Learning in Lockdown pt 2

In this series of blogs, colleagues from across the school will share their experiences of teaching remotely. I’ve asked them to consider the challenges they have faced and to reflect on some of the strategies they have used. The idea is to share some good ideas and provide some reassurance by recognising common struggles. Today I’ll share contributions from teachers in PE and Geography.

Hannah Jones – PE

Teaching in a virtual capacity has been an exciting new challenge. Previously, as a practical subject teacher, I have relied on student interaction with each other and visual support to see student progress. Virtual learning has opened my eyes to technological advances and, with a bit of creativity, albeit very different, lessons can still remain as engaging. My role to inspire those to remain active and enjoy learning theoretical concepts hasn’t changed, there is merely a screen that separates us. Within core PE lessons myself and the PE team have worked very hard to develop challenges and workouts to encourage those at home to get active, it has been incredibly rewarding to see uploads on the Healthy Me page and shows that Kennet PE is remaining as passionate and strong as normal!

Theory teaching has been an altogether separate challenge, the greatest thing I took for granted was to see body language and learning habits in the classroom. As learning stands it is common to have no visual contact with students therefore I have found Zoom meetings at the start of lessons invaluable to gauge student understanding. The chat feature has enabled me to ask questions and for students to feel secure to answer therefore allowing me to pitch following tasks. Using the ‘I do, we do, you do’ approach has been nice to model live during starters to again check for understanding.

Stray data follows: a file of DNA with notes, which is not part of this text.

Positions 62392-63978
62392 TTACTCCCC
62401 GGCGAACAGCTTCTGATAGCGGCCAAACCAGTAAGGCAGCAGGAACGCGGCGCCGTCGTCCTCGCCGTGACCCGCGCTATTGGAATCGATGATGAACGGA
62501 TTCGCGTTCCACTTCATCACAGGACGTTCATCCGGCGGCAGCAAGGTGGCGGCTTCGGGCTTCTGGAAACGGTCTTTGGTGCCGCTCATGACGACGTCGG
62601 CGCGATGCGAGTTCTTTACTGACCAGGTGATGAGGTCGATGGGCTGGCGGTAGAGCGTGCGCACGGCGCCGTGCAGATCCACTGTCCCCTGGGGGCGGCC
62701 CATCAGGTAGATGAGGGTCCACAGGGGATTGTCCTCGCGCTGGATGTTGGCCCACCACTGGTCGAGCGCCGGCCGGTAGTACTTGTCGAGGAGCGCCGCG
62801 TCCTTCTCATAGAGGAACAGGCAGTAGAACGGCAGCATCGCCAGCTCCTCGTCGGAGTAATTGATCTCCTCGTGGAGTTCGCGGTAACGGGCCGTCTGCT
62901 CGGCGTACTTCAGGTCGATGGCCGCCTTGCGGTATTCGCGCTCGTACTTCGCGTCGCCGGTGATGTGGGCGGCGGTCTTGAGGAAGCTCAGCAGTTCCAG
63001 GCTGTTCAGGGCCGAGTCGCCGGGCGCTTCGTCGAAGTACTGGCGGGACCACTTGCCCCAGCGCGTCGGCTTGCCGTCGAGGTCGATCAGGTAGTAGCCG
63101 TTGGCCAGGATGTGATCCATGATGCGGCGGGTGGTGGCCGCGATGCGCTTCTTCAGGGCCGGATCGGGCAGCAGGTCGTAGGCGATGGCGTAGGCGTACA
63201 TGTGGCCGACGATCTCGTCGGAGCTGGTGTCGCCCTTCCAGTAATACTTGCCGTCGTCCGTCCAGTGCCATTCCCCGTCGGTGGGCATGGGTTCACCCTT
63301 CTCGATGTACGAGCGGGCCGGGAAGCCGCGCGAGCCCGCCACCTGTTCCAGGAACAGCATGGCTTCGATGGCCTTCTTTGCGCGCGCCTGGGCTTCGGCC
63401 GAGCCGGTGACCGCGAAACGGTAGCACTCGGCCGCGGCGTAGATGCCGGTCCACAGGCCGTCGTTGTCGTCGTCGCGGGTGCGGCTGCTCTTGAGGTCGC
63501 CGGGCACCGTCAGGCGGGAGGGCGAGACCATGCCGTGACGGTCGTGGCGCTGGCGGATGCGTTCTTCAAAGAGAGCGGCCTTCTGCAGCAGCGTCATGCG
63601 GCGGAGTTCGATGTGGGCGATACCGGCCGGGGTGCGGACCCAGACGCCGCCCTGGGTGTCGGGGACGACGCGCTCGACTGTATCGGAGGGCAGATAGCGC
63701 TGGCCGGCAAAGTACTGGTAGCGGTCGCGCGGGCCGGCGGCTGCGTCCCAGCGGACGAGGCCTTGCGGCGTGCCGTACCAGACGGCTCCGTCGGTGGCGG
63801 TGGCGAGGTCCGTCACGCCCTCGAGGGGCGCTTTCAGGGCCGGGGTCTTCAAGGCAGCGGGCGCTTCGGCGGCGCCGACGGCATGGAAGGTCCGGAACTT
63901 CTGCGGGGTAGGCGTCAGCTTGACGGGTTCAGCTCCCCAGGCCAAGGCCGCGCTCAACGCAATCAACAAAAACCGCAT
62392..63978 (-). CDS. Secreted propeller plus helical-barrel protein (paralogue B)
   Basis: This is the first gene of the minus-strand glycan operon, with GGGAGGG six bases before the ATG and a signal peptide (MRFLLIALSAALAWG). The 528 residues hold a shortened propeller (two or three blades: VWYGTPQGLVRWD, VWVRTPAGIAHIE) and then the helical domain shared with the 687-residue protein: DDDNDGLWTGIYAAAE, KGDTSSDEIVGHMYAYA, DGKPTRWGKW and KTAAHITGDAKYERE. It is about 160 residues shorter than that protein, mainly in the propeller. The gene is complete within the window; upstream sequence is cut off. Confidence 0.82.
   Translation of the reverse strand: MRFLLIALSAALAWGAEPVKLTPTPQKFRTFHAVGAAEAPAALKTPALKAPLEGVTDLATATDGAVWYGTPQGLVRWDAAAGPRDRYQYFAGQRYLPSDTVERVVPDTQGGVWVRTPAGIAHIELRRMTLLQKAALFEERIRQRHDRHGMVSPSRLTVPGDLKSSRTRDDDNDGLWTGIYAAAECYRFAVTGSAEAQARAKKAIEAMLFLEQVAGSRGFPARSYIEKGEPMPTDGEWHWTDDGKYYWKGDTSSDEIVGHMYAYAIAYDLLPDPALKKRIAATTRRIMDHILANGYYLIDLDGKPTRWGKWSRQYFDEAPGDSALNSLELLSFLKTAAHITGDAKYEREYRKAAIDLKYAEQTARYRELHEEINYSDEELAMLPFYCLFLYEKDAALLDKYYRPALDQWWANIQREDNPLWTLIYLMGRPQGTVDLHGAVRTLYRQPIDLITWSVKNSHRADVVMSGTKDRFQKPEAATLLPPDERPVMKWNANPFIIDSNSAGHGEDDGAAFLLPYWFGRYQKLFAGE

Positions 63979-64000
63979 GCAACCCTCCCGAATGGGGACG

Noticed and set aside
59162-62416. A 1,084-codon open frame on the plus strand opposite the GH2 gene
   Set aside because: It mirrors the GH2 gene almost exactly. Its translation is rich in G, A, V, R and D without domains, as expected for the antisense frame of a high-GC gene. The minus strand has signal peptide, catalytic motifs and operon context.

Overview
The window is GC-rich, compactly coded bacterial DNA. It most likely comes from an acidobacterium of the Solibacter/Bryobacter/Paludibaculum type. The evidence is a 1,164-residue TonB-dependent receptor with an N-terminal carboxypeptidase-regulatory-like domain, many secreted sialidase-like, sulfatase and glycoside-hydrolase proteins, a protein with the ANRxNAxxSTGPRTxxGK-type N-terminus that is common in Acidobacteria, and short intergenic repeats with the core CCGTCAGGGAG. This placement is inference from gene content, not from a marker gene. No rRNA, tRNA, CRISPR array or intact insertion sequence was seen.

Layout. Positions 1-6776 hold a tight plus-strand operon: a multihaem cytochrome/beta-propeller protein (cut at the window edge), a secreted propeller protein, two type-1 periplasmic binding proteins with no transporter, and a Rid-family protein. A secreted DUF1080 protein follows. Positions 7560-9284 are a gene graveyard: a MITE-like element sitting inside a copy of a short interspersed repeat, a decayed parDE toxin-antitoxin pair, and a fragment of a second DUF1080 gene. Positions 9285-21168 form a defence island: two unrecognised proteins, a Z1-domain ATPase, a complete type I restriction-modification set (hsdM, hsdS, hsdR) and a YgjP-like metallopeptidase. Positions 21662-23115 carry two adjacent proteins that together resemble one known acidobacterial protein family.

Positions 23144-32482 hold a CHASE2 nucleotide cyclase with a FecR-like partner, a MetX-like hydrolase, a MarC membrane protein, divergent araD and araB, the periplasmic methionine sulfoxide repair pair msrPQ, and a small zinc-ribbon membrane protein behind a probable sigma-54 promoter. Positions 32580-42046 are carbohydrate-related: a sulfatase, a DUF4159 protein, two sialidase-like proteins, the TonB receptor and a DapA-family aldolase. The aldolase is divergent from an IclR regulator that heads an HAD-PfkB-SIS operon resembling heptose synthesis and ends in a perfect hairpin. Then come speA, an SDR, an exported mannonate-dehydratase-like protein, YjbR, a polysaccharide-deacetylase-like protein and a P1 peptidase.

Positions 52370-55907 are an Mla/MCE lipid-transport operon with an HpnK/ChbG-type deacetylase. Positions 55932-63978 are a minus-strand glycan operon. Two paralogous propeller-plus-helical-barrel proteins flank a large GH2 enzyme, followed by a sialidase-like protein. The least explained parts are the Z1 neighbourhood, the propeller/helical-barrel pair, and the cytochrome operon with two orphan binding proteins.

As a department we have also used Zoom to support coursework delivery, using staff specialisms to target certain practical areas with the students have enjoyed. Guided videos have also been hugely supportive and are something I look to embed further. As I mentioned it is the interaction missed in PE that both the students and I are finding most challenging. In future weeks, I plan to use further features of Zoom to engage students using break out rooms as well as more interactive concepts to push for a greater positive learning environment.

Joe Costidell – Geography

Whilst ICT is a valuable component in the process of teaching and learning, personally it has never been my strongest element (face to face engagement and communication has always brought me greater satisfaction in the classroom). The prospect of remote learning was therefore a very scary challenge for myself, with many hours spent pondering how to best serve my classes in a way where pupils still enjoy and engage with their learning. However, conversations with my department, guidance from mentors, and staff training has highlighted the abundant opportunities presented by remote learning. For example, the use of frog quizzes to make sure students have fully understood the work in a fun and engaging way has brought much reward from my KS3 classes. This has helped me identify many positive factors and also points of improvement which I can feedback to my classes. Once we return to school, setting online quizzes as homework will be a creative way to use the skills learned remotely to enhance the education experience!

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